National Arts Council and U.S. Based Wolf Trap Foundatiion For The Performing Arts Bring Training For Arts-Based Early Learning to Singapore Schools
A master teaching artist from Wolf Trap Institute uses storytelling and teaching aids to engage children from My First Skool Ang Mo Kio.
Photo courtesy of National Arts Council.
SINGAPORE, 16 May 2019 — The National Arts Council (NAC) and Wolf Trap Foundation for the Performing Arts (Vienna, Virginia, United States of America) extended a series of public workshops, classroom residencies, artist training and a symposium to Singapore educators from 10 to 17 May, equipping them with best practices in arts-integrated education, and sharing enhanced arts-based learning experiences for young children. The training programmes were commissioned by the Council and organised by the Singapore Repertory Theatre (SRT).
2 The week-long programme of events benefitted about 500 children, educators, and teaching artists. Master Teaching Artists from The Wolf Trap Foundation’s flagship education programme Wolf Trap Institute for Early Learning Through the Arts were present in Singapore to lead in-classroom residencies in three pre-school centres, demonstrating how educators can use the performing arts to teach a wide range of subjects from early literacy to engineering and math. Karina Lee, an English teacher from My First Skool, Block 55 Toa Payoh, shared, "In just 90 minutes, Teacher Anne Sidney from Wolf Trap captivated a group of K1 children with her lessons on shadow using story box strategies. The children were so excited to put their new-found knowledge into use immediately by creating their own storybook on shadow."
3 The experts from Wolf Trap also helmed three family workshops open to the public, as well as artist training sessions that provided opportunities for families and members of the Singapore arts community to participate in hands-on activities.
4 The programmes will culminate in the Permission to Play Symposium on 17 May, a free one-day event where early childhood educators, scholars, and arts and education advocates can gain insight into how the arts can support curricula and a child’s development. Local organisations such as NTUC First Campus, The Artground, and Playeum join SRT and Wolf Trap to celebrate the impact of arts integration, and share ideas and best practices for teachers and artists to collaborate. Participants are inspired to incorporate wider creative approaches and the arts into their day to day planning and classrooms.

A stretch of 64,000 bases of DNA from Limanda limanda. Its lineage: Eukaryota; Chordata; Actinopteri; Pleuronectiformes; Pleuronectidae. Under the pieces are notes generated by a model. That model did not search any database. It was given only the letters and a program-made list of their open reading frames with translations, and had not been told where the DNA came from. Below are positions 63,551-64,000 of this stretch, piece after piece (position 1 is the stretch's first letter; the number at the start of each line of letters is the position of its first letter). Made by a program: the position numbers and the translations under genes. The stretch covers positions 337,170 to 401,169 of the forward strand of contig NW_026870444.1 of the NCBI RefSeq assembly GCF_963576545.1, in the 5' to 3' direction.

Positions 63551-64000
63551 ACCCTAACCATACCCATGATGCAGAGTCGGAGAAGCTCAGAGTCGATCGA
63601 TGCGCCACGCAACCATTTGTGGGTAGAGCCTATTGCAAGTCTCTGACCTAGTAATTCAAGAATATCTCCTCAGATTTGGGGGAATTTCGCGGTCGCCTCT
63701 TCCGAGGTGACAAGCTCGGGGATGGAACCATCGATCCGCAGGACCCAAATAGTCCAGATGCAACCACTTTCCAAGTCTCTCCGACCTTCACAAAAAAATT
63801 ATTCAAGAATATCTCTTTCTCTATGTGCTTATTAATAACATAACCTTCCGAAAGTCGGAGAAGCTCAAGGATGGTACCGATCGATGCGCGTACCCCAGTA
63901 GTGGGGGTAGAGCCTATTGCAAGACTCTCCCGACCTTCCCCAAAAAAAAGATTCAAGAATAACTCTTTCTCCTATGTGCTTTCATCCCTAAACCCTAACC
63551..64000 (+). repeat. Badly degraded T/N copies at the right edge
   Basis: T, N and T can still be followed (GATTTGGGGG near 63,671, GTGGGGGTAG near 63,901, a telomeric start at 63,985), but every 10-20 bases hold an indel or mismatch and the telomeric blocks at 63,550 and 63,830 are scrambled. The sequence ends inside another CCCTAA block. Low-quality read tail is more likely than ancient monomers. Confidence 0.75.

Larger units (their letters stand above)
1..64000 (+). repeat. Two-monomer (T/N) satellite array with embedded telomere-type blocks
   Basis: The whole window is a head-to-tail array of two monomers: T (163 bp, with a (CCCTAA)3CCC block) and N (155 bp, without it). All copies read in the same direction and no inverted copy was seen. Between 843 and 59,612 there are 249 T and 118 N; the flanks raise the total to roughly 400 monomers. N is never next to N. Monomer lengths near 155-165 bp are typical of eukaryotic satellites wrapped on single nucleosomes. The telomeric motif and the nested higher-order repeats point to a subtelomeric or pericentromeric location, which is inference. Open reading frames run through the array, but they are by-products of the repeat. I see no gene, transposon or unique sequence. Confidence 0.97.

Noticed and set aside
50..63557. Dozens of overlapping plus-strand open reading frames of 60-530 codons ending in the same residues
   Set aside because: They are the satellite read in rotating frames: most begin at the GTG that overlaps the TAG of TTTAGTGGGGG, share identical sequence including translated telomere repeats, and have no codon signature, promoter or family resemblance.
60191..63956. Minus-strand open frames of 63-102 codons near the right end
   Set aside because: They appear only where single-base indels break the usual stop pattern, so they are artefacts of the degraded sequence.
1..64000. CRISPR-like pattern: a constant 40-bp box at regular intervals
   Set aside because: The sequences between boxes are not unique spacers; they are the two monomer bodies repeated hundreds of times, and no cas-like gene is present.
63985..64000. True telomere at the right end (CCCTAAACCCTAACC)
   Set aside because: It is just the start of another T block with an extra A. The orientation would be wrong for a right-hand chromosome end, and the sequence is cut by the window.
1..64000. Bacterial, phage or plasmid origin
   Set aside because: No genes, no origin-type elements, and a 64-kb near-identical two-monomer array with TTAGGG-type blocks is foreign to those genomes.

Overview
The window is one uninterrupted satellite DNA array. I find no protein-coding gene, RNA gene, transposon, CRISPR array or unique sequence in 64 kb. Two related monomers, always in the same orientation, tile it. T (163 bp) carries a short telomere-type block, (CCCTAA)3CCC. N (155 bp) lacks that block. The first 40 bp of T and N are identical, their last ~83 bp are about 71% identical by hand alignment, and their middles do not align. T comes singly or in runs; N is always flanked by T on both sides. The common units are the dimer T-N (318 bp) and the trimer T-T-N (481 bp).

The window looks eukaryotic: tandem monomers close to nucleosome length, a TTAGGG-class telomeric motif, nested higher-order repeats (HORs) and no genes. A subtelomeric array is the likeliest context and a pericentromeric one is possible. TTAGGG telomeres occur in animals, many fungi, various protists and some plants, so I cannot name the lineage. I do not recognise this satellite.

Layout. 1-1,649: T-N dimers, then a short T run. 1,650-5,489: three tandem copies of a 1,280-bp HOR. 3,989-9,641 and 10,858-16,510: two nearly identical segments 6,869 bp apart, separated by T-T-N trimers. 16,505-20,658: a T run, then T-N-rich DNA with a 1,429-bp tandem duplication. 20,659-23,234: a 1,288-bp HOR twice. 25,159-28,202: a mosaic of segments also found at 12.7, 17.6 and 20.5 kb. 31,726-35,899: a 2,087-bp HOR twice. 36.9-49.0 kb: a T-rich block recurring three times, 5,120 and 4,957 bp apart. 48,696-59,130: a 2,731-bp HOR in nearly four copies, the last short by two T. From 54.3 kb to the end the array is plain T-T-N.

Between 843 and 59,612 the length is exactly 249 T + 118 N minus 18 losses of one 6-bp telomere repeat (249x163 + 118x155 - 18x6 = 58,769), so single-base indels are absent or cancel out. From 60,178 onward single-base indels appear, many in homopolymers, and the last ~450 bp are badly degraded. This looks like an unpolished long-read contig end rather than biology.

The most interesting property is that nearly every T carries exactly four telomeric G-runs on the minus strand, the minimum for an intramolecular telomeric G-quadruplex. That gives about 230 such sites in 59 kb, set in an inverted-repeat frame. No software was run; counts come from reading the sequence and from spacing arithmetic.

5 Wolf Trap Institute, a leader in early childhood arts integration that pairs active learning experiences for the youngest learners with research-based, effective professional development for early childhood educators, first collaborated with Singapore’s Early Childhood Development Agency (ECDA) and NAC in 2014, to provide arts integration instruction for early childhood educators. The programme had reached over 200 artists and 800 pre-school teachers, and was positively received with 99% of participants agreeing that the training content was relevant and applicable to their work.
6 “We are beyond thrilled to return to Singapore to provide its teachers and youngest learners with rich, joyful experiences in the arts,” said Akua Kouyate-Tate, Vice President of Education at Wolf Trap Foundation for the Performing Arts. “Singapore is such a beautiful and welcoming country with a strong dedication to education, and we believe this work to ignite passion and a love of learning will only strengthen the good work already being done by its teachers, parents, and the greater community.”
7 Grace Ng, Director, Education and Development, National Arts Council, added, “Wolf Trap Institute is an important partner in offering high-quality, meaningful and enriching arts education programmes for children. We hope these training opportunities have empowered Singapore artists and educators to hone their capabilities in using the arts to reach learners of all ages.”